Tuesday, November 30, 2010

Take a Break and Pause for Power with Warren Wiersbe

Thanks to everyone who took part in today's tour!

It is time for a FIRST Wild Card Tour book review! If you wish to join the FIRST blog alliance, just click the button. We are a group of reviewers who tour Christian books. A Wild Card post includes a brief bio of the author and a full chapter from each book toured. The reason it is called a FIRST Wild Card Tour is that you never know if the book will be fiction, non~fiction, for young, or for old...or for somewhere in between! Enjoy your free peek into the book!

You never know when I might play a wild card on you!


Today's Wild Card author is:


and the book:

David C. Cook; 2 edition (November 1, 2010)
***Special thanks to Karen Davis, Assistant Media Specialist, The B&B Media Group for sending me a review copy.***

ABOUT THE AUTHOR:




Dr. Warren W. Wiersbe is an internationally known Bible teacher and the former pastor of The Moody Church in Chicago. For ten years he was associated with the “Back to the Bible” radio broadcast, first as Bible teacher and then as general director. Dr. Wiersbe has written more than 160 books. He and his wife, Betty, live in Lincoln, Nebraska.



Product Details:

List Price: $16.99
Hardcover: 368 pages
Publisher: David C. Cook; 2 edition (November 1, 2010)
Language: English
ISBN-10: 078140374X
ISBN-13: 978-0781403740

AND NOW...THE FIRST WEEK OF DEVOTIONS:


A Year in the Word

In the pages that follow, you’ll hear Isaiah’s invitation to wayward hearts, wrestle with Job’s dilemma, examine what Hebrews says about the breathtaking work of Christ, and listen in as Paul writes letters to infant churches. Such a task might seem daunting at first, but with the help of Pause for Power, it will take you only a few minutes a day. And here’s the best part: Over the course of a year, you’ll have read fifteen books of the Bible.

The devotions are undated, so you can start any day of the year. They’re also blended, so you can enjoy a variety of biblical voices and themes each week. One day you might contemplate Paul’s letter to the Philippians, and the next you might consider a wise saying from Ecclesiastes.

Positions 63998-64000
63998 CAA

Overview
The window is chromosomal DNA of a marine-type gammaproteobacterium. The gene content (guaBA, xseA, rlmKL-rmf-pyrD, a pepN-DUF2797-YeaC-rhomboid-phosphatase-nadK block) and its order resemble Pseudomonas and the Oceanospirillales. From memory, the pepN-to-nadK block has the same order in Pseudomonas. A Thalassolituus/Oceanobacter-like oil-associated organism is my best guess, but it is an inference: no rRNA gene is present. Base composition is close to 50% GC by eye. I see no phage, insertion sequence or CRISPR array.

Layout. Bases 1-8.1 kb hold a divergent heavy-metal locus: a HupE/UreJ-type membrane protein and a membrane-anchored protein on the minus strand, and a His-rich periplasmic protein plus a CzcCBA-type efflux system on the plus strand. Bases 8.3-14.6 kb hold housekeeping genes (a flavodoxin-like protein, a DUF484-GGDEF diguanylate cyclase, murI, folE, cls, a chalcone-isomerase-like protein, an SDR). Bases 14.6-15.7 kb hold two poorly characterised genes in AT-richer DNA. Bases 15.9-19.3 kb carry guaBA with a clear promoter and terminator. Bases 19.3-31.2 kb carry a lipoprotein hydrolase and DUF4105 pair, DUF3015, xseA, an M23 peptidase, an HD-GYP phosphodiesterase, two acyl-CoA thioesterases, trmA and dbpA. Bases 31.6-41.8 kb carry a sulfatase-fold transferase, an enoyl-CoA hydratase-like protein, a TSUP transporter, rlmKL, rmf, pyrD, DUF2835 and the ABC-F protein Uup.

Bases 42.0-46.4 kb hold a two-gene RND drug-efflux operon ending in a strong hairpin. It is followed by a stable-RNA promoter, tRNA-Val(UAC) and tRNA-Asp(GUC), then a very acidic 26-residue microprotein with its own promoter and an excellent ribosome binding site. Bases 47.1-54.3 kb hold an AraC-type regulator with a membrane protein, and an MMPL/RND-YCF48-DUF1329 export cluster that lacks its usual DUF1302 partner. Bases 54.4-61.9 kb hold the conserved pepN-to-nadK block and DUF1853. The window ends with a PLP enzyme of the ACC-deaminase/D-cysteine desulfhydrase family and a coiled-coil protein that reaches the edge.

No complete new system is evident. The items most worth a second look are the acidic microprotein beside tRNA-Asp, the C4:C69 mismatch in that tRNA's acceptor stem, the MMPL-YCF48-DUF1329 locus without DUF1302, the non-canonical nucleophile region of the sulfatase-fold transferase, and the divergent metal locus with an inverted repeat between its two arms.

To get started, simply turn to Day 1, read the associated Bible passage in your favorite translation, spend time with the devotion, then ponder the question of the day. Repeat daily. In twelve months you’ll have studied Job, Ecclesiastes, Isaiah, Romans, 1 and 2 Corinthians, Galatians, Philippians, Colossians, 1 and 2 Timothy, Hebrews, James, 1 Peter, and 1 John. But more importantly, you’ll have gained insight into God’s Word—insight that will bring you closer to the Author Himself.


Day 1

Consistent Actions

Read Romans 2:1—3:20

To those who by persistence in doing good seek glory, honor and immortality, he will give eternal life. But for those who are self-seeking and who reject the truth and follow evil, there will be wrath and anger.

Romans 2:7–8

God had given Israel great material and spiritual riches: a wonderful land, a righteous law, a temple and priesthood, God’s providential care, and many more blessings. God had patiently endured Israel’s many sins and rebellions, and had even sent them His Son to be their Messiah. Even after Israel crucified Christ, God gave the nation nearly forty more years of grace and withheld His judgment. It is not the judgment of God that leads people to repentance, but the goodness of God; but Israel did not repent.

In Romans 2:6–11, Paul was explaining a basic principle of God’s judgment: God judges according to deeds, just as He judges according to truth. Paul was dealing here with the consistent actions of people’s lives, the total impact of their character and conduct.

True saving faith results in obedience and godly living, even though there may be occasional falls. When God measured the deeds of the Jews, He found them to be as wicked as those of the Gentiles.